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Holes in the boat
Dave Baiocchi
Dave Baiocchi

Do you ever feel like your dealership is predisposed to give things away?   I have felt this way from time to time and despite great effort to avoid it, it seems that the offer of “free” is almost an inevitability.   The excuses why it’s OK to give it away are ubiquitous.

“These guys are a brand new customer”

“This customer is too big”

“This customer is too small”

“We can’t afford to run them off”

“They won’t understand”

“We promised them we would not charge them overtime.”

“The customer thinks it’s under warranty”

“We need to be competitive”

Have I hit a nerve yet? 

In my experience, the service department bears the weight of the dealership’s free lunch program.  Many times this culture is driven from the sales department, which sometimes includes upper management.  When treading on the emotional ground surrounding a recent sale, customer satisfaction can be easily achieved by providing the support only available from the service department.  In an effort to quell any shortfall or missed commitment by the sales department, or to ensure the customer experiences no buyer’s remorse, this support, especially in the early going, is many times included, discounted or otherwise provided pro-bono to the customer in the name of customer relations.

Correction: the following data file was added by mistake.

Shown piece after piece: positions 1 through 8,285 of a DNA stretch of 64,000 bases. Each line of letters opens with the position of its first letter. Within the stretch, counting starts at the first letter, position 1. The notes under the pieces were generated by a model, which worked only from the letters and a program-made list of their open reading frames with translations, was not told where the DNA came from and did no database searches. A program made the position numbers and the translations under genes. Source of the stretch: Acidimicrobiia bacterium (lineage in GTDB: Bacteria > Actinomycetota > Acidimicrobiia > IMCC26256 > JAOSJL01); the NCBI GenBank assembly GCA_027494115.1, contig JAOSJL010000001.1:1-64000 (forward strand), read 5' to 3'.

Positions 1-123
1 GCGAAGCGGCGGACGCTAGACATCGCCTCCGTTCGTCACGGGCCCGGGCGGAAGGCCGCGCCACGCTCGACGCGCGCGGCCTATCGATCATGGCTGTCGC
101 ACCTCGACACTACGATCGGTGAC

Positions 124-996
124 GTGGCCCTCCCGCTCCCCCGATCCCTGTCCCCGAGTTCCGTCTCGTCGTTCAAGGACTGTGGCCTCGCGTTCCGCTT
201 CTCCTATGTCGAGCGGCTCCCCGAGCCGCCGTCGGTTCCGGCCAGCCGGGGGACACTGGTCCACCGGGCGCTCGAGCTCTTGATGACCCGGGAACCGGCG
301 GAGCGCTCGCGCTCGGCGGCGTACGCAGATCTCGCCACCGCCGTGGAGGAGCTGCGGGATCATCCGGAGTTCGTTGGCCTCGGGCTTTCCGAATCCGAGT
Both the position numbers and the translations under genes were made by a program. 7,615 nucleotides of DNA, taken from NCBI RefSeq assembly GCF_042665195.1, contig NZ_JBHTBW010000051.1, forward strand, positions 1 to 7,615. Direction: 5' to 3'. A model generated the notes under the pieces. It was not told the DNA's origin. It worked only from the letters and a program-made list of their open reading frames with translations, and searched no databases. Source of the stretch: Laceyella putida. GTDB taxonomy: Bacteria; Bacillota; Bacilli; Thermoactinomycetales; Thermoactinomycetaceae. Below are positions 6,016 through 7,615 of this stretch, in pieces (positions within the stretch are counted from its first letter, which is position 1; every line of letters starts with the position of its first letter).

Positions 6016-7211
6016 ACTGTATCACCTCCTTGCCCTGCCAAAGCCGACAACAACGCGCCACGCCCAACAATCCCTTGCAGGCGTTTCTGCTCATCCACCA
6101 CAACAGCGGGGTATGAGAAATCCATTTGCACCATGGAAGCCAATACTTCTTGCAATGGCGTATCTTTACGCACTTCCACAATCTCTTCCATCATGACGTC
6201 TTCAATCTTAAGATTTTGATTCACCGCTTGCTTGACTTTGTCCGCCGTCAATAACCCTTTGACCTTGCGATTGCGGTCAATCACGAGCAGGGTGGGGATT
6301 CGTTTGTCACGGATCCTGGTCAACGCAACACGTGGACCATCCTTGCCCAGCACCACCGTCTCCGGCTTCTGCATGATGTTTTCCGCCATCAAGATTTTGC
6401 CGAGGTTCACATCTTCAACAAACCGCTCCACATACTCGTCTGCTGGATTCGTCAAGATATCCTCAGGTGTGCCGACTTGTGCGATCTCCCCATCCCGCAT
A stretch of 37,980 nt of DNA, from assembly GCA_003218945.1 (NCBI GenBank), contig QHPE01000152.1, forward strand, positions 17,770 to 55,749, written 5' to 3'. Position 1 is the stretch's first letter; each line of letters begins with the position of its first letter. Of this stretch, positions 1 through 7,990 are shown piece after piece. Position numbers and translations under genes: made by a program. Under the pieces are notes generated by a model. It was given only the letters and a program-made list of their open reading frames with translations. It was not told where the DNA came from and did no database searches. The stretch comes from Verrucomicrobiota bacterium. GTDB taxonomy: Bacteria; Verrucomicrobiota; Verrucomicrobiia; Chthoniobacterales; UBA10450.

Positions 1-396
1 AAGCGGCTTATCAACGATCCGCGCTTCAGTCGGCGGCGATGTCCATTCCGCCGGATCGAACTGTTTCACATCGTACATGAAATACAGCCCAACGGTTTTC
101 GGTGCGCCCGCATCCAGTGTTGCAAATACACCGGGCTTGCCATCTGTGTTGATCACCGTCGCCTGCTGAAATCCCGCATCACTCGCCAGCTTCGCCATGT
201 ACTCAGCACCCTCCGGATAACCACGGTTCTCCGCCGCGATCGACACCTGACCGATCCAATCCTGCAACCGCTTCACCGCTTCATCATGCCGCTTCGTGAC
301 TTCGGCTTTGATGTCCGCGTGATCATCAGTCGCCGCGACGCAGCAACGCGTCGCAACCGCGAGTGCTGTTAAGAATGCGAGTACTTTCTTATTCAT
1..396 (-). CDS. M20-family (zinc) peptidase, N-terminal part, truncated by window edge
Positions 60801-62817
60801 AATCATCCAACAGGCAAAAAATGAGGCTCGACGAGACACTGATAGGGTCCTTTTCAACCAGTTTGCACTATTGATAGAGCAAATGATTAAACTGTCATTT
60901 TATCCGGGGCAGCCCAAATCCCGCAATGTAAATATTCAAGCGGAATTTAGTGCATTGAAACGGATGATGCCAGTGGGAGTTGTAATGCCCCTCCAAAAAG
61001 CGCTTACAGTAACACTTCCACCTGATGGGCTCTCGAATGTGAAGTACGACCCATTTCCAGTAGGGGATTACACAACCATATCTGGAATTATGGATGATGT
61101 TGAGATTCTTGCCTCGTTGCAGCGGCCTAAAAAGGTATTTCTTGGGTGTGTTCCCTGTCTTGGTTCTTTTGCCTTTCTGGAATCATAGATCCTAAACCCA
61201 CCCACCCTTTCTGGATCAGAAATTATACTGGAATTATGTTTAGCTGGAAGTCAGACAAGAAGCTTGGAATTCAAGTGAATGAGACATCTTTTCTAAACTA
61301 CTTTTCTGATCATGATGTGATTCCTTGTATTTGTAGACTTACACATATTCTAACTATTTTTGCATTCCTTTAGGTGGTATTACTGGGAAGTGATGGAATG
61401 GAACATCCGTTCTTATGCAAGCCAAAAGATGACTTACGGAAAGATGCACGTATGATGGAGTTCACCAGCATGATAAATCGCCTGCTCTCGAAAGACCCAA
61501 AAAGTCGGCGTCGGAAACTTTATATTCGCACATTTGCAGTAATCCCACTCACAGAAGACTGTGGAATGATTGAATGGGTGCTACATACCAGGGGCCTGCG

Time and again, we fail to realize that the problem with a free lunch, is that the customer will again be hungry at dinnertime!  The give-away culture is a damaging force at work in far too many dealerships.  I see this far too often, and I equate the losses incurred from giveaways to holes in the profit boat.   Nothing draws blood more quickly than the knife in one’s own hand.  Contrary to what some may believe, how we handle ourselves with a customer in the early stages of a relationship trains a customer on what they can expect for the long term.  If a little saber rattling results in a substantial discount, don’t expect that customer to ever stop the clatter!